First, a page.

"There was no intention to change the position, and nothing the vice president said in any way indicates a change in U.S. position," said a White House official of Biden's remarks Sunday. "What he said and what [chairman of the Joint Chiefs of Staff Adm. Michael] Mullen said taken together reflect our position: Israel is a sovereign nation, Israel is an ally and Israel has a right to defend itself and other countries cannot dictate how it defends itself. That being said, it would not be helpful if Israel were to act against Iran." Any interpretation that Biden's remarks signaled a change in U.S. policy is "spin," he added.

Biden did, however, strike a different tone when answering a similar question back on April 7. Asked if he were concerned that Netanyahu might strike Iranian nuclear facilities, Biden told CNN: "I don't believe Prime Minister Netanyahu would do that. I think he would be ill advised to do that."

How to account for the seeming discrepancy? "Any tonal difference is not intentional at all," the White House official said.

Did Biden coordinate with the White House to pressure Iran to respond to the still-outstanding offer of talks with Washington? Again, the answer from the White House was no.

Washington foreign-policy hands, however, were skeptical that the message was not quite deliberate.

"It's crazy to think the principal audience of this comment was in Jerusalem and not in Tehran," said Jon Alterman, director of Middle East Studies at the Center for Strategic and International Studies. "I think the principal goal ... is to diminish the comfort level that people in the Iranian leadership may have that their actions don't have consequences." 

Deliberate or not, Biden's comments could increase the uncertainty in Tehran about U.S. intentions. "When the Iranians are confident the U.S. is going to sit on the Israelis, that creates one set of plans," Alterman continued. "And when they can't be sure of that," that creates another.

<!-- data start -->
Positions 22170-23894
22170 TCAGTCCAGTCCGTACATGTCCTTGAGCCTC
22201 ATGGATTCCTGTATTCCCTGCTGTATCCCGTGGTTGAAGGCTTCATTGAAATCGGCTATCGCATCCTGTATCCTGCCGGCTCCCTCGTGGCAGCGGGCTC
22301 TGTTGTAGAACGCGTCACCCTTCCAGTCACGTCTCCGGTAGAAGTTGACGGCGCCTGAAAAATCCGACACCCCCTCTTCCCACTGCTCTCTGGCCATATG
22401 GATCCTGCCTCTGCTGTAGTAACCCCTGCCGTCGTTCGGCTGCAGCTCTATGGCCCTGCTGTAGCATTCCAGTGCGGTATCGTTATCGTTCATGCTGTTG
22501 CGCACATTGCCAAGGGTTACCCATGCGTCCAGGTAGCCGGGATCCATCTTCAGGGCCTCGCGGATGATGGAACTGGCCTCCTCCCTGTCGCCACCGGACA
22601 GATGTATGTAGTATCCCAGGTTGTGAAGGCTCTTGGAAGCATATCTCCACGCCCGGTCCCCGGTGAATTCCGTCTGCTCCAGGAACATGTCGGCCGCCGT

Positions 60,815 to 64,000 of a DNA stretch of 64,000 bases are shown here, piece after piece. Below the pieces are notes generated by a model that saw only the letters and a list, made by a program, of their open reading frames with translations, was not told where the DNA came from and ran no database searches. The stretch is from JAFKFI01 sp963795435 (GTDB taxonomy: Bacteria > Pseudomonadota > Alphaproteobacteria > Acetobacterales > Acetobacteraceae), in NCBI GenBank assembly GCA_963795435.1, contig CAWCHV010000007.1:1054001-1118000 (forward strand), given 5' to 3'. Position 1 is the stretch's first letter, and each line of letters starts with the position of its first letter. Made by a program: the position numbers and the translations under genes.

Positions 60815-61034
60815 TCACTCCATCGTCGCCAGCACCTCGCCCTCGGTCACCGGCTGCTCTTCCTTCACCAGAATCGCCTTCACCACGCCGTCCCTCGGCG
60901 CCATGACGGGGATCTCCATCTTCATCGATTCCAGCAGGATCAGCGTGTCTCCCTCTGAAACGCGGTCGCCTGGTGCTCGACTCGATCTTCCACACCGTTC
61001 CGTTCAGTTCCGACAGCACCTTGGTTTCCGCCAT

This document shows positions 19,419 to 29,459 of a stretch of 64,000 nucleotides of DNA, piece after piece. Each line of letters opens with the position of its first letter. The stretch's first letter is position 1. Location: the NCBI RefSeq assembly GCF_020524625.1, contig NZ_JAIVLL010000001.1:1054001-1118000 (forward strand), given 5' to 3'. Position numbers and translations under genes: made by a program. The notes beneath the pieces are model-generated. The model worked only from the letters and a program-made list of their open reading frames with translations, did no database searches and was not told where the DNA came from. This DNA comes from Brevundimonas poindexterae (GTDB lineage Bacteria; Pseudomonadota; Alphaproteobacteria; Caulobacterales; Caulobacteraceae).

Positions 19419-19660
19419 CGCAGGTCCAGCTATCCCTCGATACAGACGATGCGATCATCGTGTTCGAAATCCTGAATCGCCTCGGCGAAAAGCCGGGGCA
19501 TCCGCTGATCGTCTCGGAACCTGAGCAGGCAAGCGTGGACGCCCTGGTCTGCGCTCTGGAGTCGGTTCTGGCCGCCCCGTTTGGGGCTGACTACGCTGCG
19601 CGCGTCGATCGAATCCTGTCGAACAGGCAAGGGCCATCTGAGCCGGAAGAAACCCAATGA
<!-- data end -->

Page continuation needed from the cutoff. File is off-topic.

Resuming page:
Pinkas, the former Israeli diplomat, agreed that Biden's intended audience may have been Iran. "There is a case to be made for the U.S. to pressure Iran through an implicit Israeli pending attack," he said.

The vice president is not trying to rattle sabers through Israel, one Washington foreign-policy hand said on condition of anonymity. "But if Iran feels further isolated, it's a not unwelcome result," of what Biden said, he added.

"There may be something to the effect that the White House planned Biden's comments on Iran yesterday, to keep the Iranians off balance and honest," one Hill foreign-policy aide said Monday. "What I found interesting was the juxtaposition of Biden's comments with those of Admiral Mullen, who continue to take the cautious perspective of the U.S. military that any preemptive strike would be destabilizing and not helpful to the cause of U.S. forces in Iraq and Afghanistan."

Asked about Biden's comments during his own appearance on CBS's Face the Nation, Admiral Mullen cautioned that "any strike on Iran ... could be very destabilizing."

An Israeli strike would be risky for Israel and its U.S. ally, Georgetown's Byman stressed. "Diplomatically," said Byman, it means that "Israel is acting alone." Meanwhile, Iran "can retaliate through Hezbollah among other options" against Israeli and possibly U.S. targets, including in Iraq -- said to be a chief concern of the top U.S. military commander in Iraq, Gen. Ray Odierno. "Israel would pay that price if it was sure that the operation would succeed," Byman said. "But given military limits, that is uncertain."